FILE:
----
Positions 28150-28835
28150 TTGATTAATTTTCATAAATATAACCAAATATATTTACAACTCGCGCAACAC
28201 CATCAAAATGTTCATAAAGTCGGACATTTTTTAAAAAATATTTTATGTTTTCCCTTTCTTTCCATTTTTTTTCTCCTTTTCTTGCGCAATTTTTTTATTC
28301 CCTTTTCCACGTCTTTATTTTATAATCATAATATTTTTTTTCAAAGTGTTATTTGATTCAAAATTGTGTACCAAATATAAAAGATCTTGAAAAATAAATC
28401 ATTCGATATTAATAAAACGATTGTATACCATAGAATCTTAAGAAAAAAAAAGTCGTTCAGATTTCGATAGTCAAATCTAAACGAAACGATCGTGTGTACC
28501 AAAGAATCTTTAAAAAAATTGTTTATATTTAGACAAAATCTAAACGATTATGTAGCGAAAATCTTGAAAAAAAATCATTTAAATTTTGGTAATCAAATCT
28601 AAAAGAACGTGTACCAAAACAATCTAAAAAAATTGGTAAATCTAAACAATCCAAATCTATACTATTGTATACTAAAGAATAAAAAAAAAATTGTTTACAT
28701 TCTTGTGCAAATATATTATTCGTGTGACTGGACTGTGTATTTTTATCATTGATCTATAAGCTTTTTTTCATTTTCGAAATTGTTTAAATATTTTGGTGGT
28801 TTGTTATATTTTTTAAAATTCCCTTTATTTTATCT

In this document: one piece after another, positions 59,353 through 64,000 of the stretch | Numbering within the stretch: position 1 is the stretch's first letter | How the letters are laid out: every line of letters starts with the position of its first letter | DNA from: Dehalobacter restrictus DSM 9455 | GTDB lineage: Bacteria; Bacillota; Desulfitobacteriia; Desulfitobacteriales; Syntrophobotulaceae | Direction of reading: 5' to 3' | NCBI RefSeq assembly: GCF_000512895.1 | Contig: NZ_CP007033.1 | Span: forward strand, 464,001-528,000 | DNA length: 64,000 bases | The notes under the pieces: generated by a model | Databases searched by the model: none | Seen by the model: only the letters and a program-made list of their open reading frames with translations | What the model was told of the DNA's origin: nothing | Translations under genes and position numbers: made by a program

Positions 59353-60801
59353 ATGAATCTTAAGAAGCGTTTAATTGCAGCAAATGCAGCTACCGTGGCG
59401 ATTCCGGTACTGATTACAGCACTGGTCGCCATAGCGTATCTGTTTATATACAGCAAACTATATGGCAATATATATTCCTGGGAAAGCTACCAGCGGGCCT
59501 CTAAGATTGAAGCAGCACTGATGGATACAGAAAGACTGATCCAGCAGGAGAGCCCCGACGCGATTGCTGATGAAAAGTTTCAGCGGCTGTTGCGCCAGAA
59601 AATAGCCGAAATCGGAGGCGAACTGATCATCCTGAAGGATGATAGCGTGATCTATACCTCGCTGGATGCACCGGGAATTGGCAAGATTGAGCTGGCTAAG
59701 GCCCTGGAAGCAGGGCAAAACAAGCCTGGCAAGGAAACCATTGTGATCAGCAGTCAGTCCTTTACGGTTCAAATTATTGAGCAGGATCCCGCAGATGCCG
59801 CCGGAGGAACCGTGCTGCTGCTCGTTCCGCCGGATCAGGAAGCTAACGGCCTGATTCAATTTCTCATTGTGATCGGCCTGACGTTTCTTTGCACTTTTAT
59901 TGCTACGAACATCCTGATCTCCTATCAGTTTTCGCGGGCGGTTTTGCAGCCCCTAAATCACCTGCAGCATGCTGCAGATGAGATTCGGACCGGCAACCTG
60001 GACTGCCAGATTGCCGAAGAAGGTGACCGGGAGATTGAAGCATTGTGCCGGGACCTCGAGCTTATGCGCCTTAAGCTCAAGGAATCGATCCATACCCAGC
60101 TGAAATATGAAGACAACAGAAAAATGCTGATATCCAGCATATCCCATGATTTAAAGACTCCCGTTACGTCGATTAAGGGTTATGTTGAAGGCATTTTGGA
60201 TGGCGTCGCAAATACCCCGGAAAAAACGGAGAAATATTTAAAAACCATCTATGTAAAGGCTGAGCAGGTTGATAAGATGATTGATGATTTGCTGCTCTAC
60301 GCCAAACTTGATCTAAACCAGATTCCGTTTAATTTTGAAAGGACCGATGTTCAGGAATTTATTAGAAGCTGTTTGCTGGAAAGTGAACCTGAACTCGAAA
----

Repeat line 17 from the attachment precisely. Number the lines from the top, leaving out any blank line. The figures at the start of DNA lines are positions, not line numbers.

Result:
59801 CCGGAGGAACCGTGCTGCTGCTCGTTCCGCCGGATCAGGAAGCTAACGGCCTGATTCAATTTCTCATTGTGATCGGCCTGACGTTTCTTTGCACTTTTAT